Wednesday, March 19, 2014

St. Joseph and the Crisis in Fatherhood

Two things always drive me nuts in the often gilded but not always accurate hagiography concerning St. Joseph; 1. When he's pictured as a 97 year old man, 2. When he's referred to as the "foster-father" of Jesus. Let's focus on the second for now.

"In this family, Joseph is the father: his fatherhood is not one that derives from begetting offspring; but neither is it an "apparent" or merely "substitute" fatherhood. Rather, it is one that fully shares in authentic human fatherhood and the mission of a father in the family."
- Blessed John Paul II, Redemptoris Custos, 21 

What a comfort this quote is for an adoptive father's heart. We all feel it deeply, we know it intrinsically. The children we adopt are our own, they become our own, and we are owned by them... we are their fathers. No other labels, tags, or adjectives are necessary. This truth, echoed by our Blessed John Paul in his exposition on St. Joseph, is essential to understanding true fatherhood today, even as it suffers so many diabolical attacks. 

People of Faith propose that the “Father from whom all fatherhood on earth is named” has stamped something of His essence into our very existence (cf. Eph 3:14-15 (Blessed John Paul II, Letter to Families, 15). Fatherhood, and motherhood, is deeper than biology. Too often, we find men who are in fact biological fathers, but fall terribly short of the vocation and vision of what authentic fatherhood truly is! Scratch the surface of the crisis in biological fatherhood, the father wound, the absentee father, the weak or the dominating father wound, and it will reveal an even deeper hole in the realm of spiritual fatherhood.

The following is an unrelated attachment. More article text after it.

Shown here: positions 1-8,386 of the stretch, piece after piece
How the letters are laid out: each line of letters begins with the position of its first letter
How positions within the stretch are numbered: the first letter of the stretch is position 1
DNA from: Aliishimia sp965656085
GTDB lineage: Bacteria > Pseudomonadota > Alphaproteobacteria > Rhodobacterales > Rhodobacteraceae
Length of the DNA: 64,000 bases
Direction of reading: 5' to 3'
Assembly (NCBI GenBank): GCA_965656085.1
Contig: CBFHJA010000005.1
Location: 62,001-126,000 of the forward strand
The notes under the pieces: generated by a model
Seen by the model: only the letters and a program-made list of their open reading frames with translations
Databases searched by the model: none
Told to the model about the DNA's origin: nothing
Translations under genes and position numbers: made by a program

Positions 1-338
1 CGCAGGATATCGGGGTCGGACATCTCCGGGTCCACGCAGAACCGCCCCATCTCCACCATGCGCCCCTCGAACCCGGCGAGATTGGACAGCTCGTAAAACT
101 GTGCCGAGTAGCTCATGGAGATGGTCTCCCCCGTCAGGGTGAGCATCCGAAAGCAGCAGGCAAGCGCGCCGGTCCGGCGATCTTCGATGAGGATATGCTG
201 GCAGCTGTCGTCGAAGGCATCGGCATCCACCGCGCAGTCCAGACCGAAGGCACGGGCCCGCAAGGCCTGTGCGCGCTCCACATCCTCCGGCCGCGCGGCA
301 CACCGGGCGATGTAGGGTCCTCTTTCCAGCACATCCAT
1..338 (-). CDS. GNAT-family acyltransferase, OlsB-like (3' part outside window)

In his catechesis on the human person, the Theology of the Body, Blessed John Paul II writes that “Christian celibacy (in which Joseph gave himself to God and his bride, Mary) “must lead in its normal development to ‘fatherhood’ or ‘motherhood’ in the spiritual sense... in a way analogous to conjugal love.... On its part, physical generation also fully corresponds to its meaning only if it is completed by fatherhood and motherhood in the spirit, whose expression and fruit is the whole educational work of the parents in regard to the children born of their... union.” (TOB 78:5)

Let's pray on this great feast of fatherhood for a renewed vision and application of the truth of what being father means; to guard and protect, to care for and cultivate the gift of femininity and new life. This is our task, our privilege. And Joseph teaches us this in every action and decision he made for the Holy Family. St. Joseph, Patron and Guardian of the Universal Church, pray for us!!

1 comment:

Rebecca said...

As soon as I ready your number 2 and then your reflection, it was a huge light-bulb moment. I've always bristled a bit at that description of St. Joseph, as Jesus foster-father, as it somehow lessened his role in Jesus' life - yet he is upheld as a patron of foster and adoptive fathers, so it didn't seem right to drop the "foster" either.

Sometimes it's the obvious staring me right in the face that I totally miss. I need to learn to start trusting my gut when something doesn't fit quite right and digging in to figure out why.

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